January 18, 1877
|Died||November 30, 1961 (aged 84)|
|Known for||Leading the United Fruit Company|
|Children||Doris Zemurray Stone, Samuel Zemurray Jr.|
Samuel Zemurray (born Schmuel Zmurri; January 18, 1877 – November 30, 1961), nicknamed "Sam the Banana Man", was an American businessman who made his fortune in the banana trade. He founded the Cuyamel Fruit Company, and later became president of the United Fruit Company, the world's most influential fruit company at the time. Both companies played highly controversial roles in the history of several Latin American countries and had a significant influence on their economic and political development.
Zemurray's birth name was Schmuel Zmurri (Yiddish: שמואל זמורי, Russian: Шмуэль Давидович Змура, Shmuyel Davidovich Zmura). He was born to a poor Jewish family in Kishinev, Bessarabia, Russian Empire (present-day Chişinău, Moldova). Zemurray grew up on a wheat farm. After his father died, he emigrated to America with his aunt in 1891 at age 14. After landing in New York, he settled in Selma, Alabama, where his uncle owned a general store. Zemurray worked many odd jobs during his youth, being a carpenter's assistant, delivery boy, traveling merchant, and housecleaner. Eventually, he saved enough money to bring his siblings from Europe to the United States.
Zemurray encountered bananas for the first time in Selma in 1893. At the time, bananas were considered a new and exotic delicacy in the United States, and the industry was growing quickly. Zemurray went to the port of Mobile, Alabama in 1895 to enter the banana trade. Because bananas ripen quickly, the banana trade relied on the ability to quickly bring the produce to market. In Mobile, Zemurray specialized in buying cheap bananas in danger of being overripe and quickly transporting and selling them in the surrounding region by rail. Starting with only $150, he had saved $100,000 by age 21. His success earned him the nickname "Sam the Banana Man".
In 1903, Zemurray signed a contract with United Fruit, the dominant company in the banana trade. Along with his partner, Ashbell Hubbard, the newly-formed Hubbard-Zemurray Company would buy and distribute United Fruit's ripest bananas. United Fruit itself bought a portion of Hubbard-Zemurray. In 1905, Zemurray moved to New Orleans and the company acquired Thatcher Brothers Steamship Company. They also acquired the Cuyamel Fruit Company and started using that name for the company. At this time, the company imported bananas from Central American farmers, but did not grow bananas of their own.
In 1910, Zemurray bought 5,000 acres (20 km²) of land along the Cuyamel River in Honduras, near the town of Omoa. He then continued to borrow money and buy more lowland forest land in Honduras, well-suited for growing bananas. He developed this land by adding plantations, railroads, and bridges. The work was done largely by Jamaican workers, but Zemurray also liked to participate in the physical labor of the fields. At this point, Hubbard believed that Cuyamel Fruit Company's debts had grown too large, and Zemurray bought his share of the business.
Zemurray had increased the efficiency of his business through bribery and special deals with the Honduran government. But in 1910, the government of Honduras was working to reschedule their sovereign debt owed to the United Kingdom. United States Secretary of State Philander C. Knox facilitated the negotiations, which would place agents of bankers J.P. Morgan and Company in the country's customs offices to collect the taxes needed to repay the debt. Zemurray feared that the enforcement of these taxes would ruin his business, and he lobbied Knox to make the deal more favorable to him.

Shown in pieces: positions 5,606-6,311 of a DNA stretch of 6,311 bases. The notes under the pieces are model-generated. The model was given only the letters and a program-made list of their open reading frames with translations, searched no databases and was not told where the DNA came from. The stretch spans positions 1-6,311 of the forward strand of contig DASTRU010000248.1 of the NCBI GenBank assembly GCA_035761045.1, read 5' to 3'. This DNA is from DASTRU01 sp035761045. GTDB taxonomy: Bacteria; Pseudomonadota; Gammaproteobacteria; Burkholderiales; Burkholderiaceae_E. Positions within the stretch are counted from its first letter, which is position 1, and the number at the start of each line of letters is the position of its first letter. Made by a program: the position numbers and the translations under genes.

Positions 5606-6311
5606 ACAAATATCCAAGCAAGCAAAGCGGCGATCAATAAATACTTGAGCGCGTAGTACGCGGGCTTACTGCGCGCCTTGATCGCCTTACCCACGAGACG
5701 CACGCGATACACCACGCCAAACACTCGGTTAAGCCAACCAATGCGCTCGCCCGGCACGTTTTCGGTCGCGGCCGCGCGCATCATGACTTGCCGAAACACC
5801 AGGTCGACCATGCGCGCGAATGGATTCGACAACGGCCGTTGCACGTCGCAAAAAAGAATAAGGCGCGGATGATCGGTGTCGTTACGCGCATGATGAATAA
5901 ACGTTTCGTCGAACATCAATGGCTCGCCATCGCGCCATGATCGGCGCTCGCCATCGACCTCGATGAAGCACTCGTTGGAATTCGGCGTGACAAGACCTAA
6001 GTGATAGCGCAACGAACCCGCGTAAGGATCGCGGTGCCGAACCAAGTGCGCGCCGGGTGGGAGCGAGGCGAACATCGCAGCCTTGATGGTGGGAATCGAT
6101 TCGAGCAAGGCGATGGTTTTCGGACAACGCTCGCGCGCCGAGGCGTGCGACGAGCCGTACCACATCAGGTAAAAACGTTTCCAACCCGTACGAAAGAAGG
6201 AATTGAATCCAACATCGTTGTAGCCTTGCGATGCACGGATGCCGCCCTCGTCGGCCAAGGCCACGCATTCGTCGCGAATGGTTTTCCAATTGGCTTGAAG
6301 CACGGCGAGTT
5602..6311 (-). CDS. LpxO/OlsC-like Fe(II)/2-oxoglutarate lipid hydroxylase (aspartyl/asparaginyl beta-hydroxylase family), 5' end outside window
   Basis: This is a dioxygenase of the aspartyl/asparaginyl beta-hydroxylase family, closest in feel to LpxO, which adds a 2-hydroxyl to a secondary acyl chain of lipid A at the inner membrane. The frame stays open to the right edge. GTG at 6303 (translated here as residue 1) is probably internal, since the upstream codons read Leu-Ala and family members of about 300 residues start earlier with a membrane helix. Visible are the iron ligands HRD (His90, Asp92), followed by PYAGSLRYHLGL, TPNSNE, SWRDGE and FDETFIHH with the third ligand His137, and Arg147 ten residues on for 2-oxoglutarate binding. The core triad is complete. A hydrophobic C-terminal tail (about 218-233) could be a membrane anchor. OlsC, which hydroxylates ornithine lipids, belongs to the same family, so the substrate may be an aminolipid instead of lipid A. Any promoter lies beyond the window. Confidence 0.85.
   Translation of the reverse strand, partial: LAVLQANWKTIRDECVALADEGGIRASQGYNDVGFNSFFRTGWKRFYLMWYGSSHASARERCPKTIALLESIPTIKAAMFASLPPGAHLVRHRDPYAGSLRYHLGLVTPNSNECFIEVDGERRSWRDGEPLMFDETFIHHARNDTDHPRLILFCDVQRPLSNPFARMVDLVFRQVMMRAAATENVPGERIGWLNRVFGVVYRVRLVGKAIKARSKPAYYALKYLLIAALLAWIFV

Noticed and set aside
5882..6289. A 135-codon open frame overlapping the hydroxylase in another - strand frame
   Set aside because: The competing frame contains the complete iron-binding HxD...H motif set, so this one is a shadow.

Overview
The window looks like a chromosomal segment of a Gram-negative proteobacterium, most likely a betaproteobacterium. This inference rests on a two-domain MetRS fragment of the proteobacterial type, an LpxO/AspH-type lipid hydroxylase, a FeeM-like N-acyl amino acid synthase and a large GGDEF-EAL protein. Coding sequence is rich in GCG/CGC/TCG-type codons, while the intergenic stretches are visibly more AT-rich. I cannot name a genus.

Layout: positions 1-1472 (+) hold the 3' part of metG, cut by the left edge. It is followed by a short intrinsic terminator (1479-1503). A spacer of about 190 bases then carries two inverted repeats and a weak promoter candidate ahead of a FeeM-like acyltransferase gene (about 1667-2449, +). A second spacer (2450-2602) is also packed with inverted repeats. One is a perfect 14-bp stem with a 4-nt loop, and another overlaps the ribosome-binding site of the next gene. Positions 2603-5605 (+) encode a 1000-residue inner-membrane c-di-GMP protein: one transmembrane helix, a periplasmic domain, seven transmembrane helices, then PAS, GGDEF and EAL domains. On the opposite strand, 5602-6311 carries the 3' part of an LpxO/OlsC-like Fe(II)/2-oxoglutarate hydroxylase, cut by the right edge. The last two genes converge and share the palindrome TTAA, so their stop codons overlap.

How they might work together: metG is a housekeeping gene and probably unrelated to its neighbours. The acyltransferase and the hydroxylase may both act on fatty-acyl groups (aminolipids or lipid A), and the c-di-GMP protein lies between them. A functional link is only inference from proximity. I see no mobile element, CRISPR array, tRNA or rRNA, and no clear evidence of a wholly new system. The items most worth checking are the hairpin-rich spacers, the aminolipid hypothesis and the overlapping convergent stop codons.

Knox made no concessions for Zemurray, and told him not to meddle in Honduran affairs. In spite of this instruction, Zemurray devised a plan to overthrow Honduran president Miguel Dávila in order to prevent the deal. He recruited mercenary Lee Christmas, who in turn recruited a force of about 100 other mercenaries in New Orleans, including famed Jewish soldier Sam Dreben. They sailed to Honduras in a former United States Navy vessel, where they began a war to install exiled Honduran former president Manuel Bonilla, who had been living in New Orleans. Gaining rebel soldiers from the local population, the coup was successful, and Bonilla was inaugurated on February 1, 1912. He then rewarded Zemurray with very favorable tax and land concessions for Cuyamel Fruit Company.
Sale of Cuyamel and first retirement
In 1913, Zemurray bought back the portion of his company owned by United Fruit, a transaction that was made possible by increasing anti-trust pressure on United Fruit from the United States government. Fully in control of the company, he expanded by buying 20 ships by 1915 that were outfitted with refrigerated holds. Cuyamel Fruit began to cultivate crops beyond bananas: coconuts, pineapples, palm oil, cattle, lumber, and sugarcane.
During the 1910's and 1920's, Zemurray continuously conflicted with United Fruit. Their competition over land in Central America included pranks, sabotage, legal challenges, and approached outright violence. In 1928, a Cuyamel Fruit boat was discovered with a cache of weapons aboard. In 1929, the United States Department of State facilitated discussions between Zemurray and United Fruit to merge their companies and end the conflict, which was endangering American interests abroad. A deal was completed in 1929, in which Zemurray sold Cuyamel to United Fruit for $31.5 million in stock, making him one of the richest people in the United States. Though Zemurray had prided himself on independence, he sold his company because of increasing pressure from the Department of State and because of the financial insecurity brought on by the Great Depression in 1929.
As part of the deal with United Fruit, Zemurray agreed to retire from the banana business entirely, to make sure he would not start a new fruit company and continue to compete with United Fruit. During this two year period, Zemurray remodeled his ornate Beaux Arts mansion in New Orleans at 2 Audubon Place. He also acquired in 1928 Houltonwood, a 25,000-acre plantation located near Hammond, Louisiana, which became a favorite retreat of Zemurray for the rest of his life. United Fruit suffered financially because of mismanagement and the Great Depression, so much so that its stock declined in value by 90% after it acquired Cuyamel. This encouraged Zemurray to return to the banana business by buying a controlling share of United Fruit and voting out the board of directors. Zemurray reorganized the company, decentralized decision-making and made the company profitable once more.